Workplace Wellness Programs


Employer promotions and programs aimed at supporting healthy behavior and improving health outcomes among employees are a $6 billion industry in the United States. However, RAND research has shown that these programs have little effect on health care costs. RAND experts have also looked at the effectiveness of employee incentives, and how small to medium employers can implement a successful program.

  • Business people in an elevator


    How to Increase Participation in Workplace Health and Well-Being Initiatives

    May 10, 2018

    Many employers are actively looking at ways to improve health and well-being in their workplaces. Increasing employee participation in health and wellness programs requires strategies to address health risks, engagement with staff, and buy-in and support from management.

  • Smiling employees having meal in office lunchroom, photo by WavebreakMediaMicro/Adobe Stock


    Britain's Healthiest Workplace survey findings

    Nov 25, 2019

    Absence and presenteeism accounts for an average of 38 days' lost productivity per employee per year, marking an upward trend in lost productivity since 2014, when the number was only 23 days.

Explore Workplace Wellness Programs

  • Journal Article

    Do Workplace Wellness Programs Reduce Medical Costs? Evidence from a Fortune 500 Company

    The recent passage of the Affordable Care Act has heightened the importance of workplace wellness programs. This paper used administrative data from 2002 to 2007 for PepsiCo's self-insured plan members to evaluate the effect of its wellness program on medical costs and utilization.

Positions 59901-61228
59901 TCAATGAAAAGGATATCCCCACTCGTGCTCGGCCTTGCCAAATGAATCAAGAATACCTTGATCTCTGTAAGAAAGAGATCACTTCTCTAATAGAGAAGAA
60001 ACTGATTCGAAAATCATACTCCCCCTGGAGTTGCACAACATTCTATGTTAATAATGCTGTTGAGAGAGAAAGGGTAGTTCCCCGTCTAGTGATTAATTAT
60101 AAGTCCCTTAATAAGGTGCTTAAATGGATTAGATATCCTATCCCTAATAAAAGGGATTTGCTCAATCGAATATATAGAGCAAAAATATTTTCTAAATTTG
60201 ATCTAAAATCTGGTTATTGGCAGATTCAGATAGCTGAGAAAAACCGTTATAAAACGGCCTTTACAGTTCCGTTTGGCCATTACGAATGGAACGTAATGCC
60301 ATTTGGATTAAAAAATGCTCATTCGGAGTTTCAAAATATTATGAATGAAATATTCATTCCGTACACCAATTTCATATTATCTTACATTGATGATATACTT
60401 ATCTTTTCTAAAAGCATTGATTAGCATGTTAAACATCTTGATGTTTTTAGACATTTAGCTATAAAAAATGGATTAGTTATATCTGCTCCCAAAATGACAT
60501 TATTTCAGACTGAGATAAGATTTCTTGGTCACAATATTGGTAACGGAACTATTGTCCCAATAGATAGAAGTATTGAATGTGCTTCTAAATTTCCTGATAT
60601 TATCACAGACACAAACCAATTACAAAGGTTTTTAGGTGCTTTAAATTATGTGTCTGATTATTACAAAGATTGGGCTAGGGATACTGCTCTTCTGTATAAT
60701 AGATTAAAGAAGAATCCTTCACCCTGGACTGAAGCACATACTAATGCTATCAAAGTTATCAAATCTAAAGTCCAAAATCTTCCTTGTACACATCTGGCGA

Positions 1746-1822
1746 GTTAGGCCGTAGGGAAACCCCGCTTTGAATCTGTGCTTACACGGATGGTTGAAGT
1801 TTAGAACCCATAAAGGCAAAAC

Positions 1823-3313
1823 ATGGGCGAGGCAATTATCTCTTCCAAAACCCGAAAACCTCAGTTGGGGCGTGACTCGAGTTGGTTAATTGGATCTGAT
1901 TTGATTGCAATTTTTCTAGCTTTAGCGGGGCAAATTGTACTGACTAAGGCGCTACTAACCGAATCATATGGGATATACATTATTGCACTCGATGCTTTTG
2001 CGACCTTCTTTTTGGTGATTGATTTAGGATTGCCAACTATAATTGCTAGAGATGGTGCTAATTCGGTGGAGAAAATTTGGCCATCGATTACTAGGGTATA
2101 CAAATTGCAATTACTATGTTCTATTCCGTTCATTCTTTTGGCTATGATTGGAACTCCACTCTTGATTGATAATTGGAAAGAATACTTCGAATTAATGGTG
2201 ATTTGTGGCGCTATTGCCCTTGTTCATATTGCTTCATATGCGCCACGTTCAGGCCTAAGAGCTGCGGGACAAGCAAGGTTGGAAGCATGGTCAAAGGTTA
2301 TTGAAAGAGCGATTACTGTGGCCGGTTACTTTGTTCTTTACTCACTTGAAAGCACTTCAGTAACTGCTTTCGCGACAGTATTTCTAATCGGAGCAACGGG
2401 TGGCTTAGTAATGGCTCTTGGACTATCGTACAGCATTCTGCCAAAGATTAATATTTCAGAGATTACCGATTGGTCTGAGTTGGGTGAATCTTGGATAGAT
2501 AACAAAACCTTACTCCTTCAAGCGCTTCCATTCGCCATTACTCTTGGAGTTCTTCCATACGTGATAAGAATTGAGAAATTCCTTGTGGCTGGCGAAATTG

May 1, 2013

  • healthy meal and keyboard


    A Review of Workplace Wellness Programs

    Ninety-two percent of U.S. employers with 200 or more employees reported offering workplace wellness programs in 2009. However, participation remains limited; a 2010 survey suggests that typically less than 20 percent of eligible employees participate in wellness interventions.

    Nov 27, 2012

  • Pill bottle and pills on top of money


    Power to the People: The Role of Consumer-Controlled Personal Health Management Systems in the Evolution of Employer-Based Health Care Benefits

    The Patient Protection and Affordable Care Act has piqued employers' interest in new benefit designs. This paper reviews consumer-controlled personal health management systems that could help individuals control and manage their health care.

    Sep 13, 2011

  • Content

    Harry H. Liu

    Senior Policy Researcher; Affiliate Faculty, Pardee RAND Graduate School
    Education Ph.D. in health services research and policy, University of Rochester; M.S. in social medicine and health management, Fudan University; B.Med. in medicine, Shanghai Medical University

  • Content

    Hans Pung

    President, RAND Europe
    Education M.Sc. in mathematical modelling and numerical analysis, Oxford University; M.St. in modern history, Oxford University; B.S. in mathematics, United States Military Academy

  • Content

    Michael Whitmore

    Research Leader
    Education M.B.A., Cass Business School; M.A. in applied social science and social work, Durham University; B.Sc. in psychology and law, Keele University